Sen. Steve Daines will walk his daughter down the aisle in Montana on Saturday-but if needed, he will rush back to Washington on a fellow lawmaker's plane to vote for Supreme Court nominee Judge Brett Kavanaugh's confirmation.
Thursday marked a day of high drama and public outrage on Capitol Hill, and furore over Kavanaugh's nomination is dominating the runup to next month's midterm elections in which control of Congress by Trump's Republican Party is at stake.
President Donald Trump's drive to deepen conservatives' imprint on the U.S. Supreme Court faces a test on Friday as the Senate holds a procedural vote on Brett Kavanaugh, whose nomination for the country's highest court has set off a political brawl.
However, Flake and Collins have sent positive signals for Kavanaugh's confirmation earlier on Thursday, hours after the FBI submitted a report to the Capitol on its investigation into the sexual misconduct accusations.
Underscoring the hardening partisan lines, one of the two undecided Democratic senators said she would oppose Mr Kavanaugh.
"More baseless innuendo and more false smears from Senate Democrats", committee Republicans said on Twitter. Kavanaugh also testified before the committee - and vehemently denied the allegation. She said that revealed a temperament and lack of impartiality that's unbecoming for the high court.
The White House specifically requested Federal Bureau of Investigation interviews with four people: Kavanaugh's high school friends Mark Judge and P.J. Smyth; Leland Keyser, who Ford claimed was at the party where the alleged assault took place; and Ramirez, whose lawyers provided a list of more than 20 additional witnesses to interview.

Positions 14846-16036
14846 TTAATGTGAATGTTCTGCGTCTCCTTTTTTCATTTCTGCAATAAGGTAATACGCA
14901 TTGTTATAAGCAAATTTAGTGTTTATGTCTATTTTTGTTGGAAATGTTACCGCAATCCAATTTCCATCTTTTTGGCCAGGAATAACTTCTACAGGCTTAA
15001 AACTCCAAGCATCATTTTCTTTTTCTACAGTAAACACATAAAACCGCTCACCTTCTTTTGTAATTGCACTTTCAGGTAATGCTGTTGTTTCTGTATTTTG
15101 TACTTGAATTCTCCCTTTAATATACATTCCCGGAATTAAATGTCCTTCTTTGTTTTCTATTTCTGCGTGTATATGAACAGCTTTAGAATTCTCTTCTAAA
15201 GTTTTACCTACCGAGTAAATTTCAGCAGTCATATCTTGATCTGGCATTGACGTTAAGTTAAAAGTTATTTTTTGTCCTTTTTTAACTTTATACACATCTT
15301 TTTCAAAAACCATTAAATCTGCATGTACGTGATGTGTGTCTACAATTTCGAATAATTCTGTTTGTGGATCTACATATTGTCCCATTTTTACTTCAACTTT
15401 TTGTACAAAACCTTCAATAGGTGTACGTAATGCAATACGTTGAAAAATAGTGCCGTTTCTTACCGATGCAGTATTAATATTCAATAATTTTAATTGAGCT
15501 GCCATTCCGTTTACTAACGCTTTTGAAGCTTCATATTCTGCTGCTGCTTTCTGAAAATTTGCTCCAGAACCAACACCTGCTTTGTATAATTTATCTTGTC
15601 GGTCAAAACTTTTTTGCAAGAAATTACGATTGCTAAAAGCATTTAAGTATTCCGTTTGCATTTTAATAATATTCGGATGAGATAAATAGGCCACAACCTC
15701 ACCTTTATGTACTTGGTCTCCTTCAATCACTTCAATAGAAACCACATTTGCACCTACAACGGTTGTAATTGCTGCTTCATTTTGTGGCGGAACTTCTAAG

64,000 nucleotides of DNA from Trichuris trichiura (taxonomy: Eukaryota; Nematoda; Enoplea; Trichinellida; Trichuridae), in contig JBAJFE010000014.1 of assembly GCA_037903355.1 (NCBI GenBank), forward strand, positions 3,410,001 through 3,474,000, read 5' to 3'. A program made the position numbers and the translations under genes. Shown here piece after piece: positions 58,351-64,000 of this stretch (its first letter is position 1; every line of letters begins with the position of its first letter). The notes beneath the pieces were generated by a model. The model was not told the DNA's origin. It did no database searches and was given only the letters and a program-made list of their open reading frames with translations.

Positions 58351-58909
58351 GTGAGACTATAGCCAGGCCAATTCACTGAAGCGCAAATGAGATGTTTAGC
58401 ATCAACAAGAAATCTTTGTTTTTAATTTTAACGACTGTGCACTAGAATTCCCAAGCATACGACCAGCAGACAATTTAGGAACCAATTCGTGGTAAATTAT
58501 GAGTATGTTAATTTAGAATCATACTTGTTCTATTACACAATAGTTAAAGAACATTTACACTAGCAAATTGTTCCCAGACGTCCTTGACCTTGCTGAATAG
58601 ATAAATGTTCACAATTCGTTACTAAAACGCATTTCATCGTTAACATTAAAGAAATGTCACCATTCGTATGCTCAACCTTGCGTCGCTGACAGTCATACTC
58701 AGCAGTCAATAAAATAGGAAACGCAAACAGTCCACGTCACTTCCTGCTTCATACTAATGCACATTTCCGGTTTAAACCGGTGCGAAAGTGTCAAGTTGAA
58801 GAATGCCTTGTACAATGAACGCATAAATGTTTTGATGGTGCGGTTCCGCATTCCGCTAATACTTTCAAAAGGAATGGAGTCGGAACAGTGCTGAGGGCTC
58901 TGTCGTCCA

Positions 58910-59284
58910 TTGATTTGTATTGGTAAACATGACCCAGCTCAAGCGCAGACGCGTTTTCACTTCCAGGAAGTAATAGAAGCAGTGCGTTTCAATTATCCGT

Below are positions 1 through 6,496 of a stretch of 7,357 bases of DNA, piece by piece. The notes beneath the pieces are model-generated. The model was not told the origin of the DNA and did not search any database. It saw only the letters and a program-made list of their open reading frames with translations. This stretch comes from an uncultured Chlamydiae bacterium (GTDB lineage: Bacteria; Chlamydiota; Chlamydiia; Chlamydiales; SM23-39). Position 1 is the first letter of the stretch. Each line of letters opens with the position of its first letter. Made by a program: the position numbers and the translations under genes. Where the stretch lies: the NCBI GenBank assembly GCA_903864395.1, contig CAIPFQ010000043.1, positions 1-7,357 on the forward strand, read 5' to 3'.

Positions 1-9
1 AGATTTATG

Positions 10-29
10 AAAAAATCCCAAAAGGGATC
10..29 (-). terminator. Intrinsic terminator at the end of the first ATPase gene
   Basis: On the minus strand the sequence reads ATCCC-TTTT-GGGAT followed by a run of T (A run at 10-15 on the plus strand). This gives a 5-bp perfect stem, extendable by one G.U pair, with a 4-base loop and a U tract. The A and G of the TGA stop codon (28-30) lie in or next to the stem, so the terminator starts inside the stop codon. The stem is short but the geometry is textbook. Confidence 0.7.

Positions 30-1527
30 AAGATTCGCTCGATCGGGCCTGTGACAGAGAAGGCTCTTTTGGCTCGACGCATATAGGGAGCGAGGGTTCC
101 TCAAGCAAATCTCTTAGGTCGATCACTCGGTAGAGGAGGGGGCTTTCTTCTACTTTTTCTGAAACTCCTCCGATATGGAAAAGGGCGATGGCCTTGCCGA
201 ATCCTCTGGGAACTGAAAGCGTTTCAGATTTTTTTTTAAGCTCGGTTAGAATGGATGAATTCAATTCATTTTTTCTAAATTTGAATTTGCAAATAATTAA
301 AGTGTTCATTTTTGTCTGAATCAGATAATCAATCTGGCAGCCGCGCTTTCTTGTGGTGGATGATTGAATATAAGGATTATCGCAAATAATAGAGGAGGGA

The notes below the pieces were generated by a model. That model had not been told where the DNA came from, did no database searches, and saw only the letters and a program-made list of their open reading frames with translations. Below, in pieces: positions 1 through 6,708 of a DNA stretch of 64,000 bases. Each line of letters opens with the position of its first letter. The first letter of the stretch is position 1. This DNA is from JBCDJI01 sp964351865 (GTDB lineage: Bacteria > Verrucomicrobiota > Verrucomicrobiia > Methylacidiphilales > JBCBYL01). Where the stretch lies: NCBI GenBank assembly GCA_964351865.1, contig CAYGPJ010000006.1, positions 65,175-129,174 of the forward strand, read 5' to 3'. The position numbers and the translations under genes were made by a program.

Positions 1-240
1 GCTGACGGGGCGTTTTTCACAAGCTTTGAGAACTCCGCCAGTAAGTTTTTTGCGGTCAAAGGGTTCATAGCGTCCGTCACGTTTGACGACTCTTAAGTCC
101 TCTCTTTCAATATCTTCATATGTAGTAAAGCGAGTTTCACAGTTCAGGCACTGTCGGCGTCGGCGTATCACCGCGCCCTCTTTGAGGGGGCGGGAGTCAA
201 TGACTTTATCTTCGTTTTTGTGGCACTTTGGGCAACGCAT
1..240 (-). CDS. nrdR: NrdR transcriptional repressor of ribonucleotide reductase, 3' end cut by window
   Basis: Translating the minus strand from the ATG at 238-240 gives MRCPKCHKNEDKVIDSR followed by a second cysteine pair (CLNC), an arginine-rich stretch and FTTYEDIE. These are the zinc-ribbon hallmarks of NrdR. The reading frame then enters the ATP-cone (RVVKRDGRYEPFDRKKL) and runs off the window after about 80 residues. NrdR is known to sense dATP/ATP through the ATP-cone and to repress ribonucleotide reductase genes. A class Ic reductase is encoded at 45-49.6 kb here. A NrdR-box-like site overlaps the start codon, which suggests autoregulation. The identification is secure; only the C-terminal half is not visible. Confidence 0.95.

But crucially, two key Republican senators who are yet to say how they will vote - Jeff Flake of Arizona and Susan Collins of ME - made positive comments about the probe, which was taken by some to be a sign that they were leaning towards a "yes". Flake, a frequent Trump critic, was instrumental in getting the president to order the FBI investigation last Friday. Lisa Murkowski voted against moving the nomination forward.
The Illinois Democrat told CBS' "This Morning" on Friday that Kavanaugh's op-ed, in which he conceded being "very emotional" in his Senate testimony was unpersuasive. Kavanaugh has denied all allegations against him.
Some held signs calling him a liar and "unfit" to serve.
Kavanaugh's former schoolmate Dr Christine Blasey Ford pictured during a Senate Judiciary Committee hearing last Thursday.
Two of the three Republican lawmakers undecided on the nominee boosted his confirmation chances by signalling they believed the bureau had done a thorough probe. If that succeeds, a final roll call was expected on Saturday.
Cory Gardner, a Republican from Colorado, wants to finish reading the report before he makes a decision, his spokesman told the Denver Post.
Kavanaugh's nomination has become a flashpoint in the #MeToo movement against sexual harassment and assault. The closely guarded collection of interviews is celebrated by Republican leaders as concrete proof that Kavanaugh did not harass or abuse women.
Republicans can rely on Vice President Mike Pence to break a tie, but that has never happened for a Supreme Court nominee, according to the Senate Historical Office.
"This process has been ruled by fear and anger and underhanded gamesmanship for too long", McConnell said.
Standing in Kavanaugh's way are a handful of key swing votes.
Ms Feinstein said the White House may have limited the probe.
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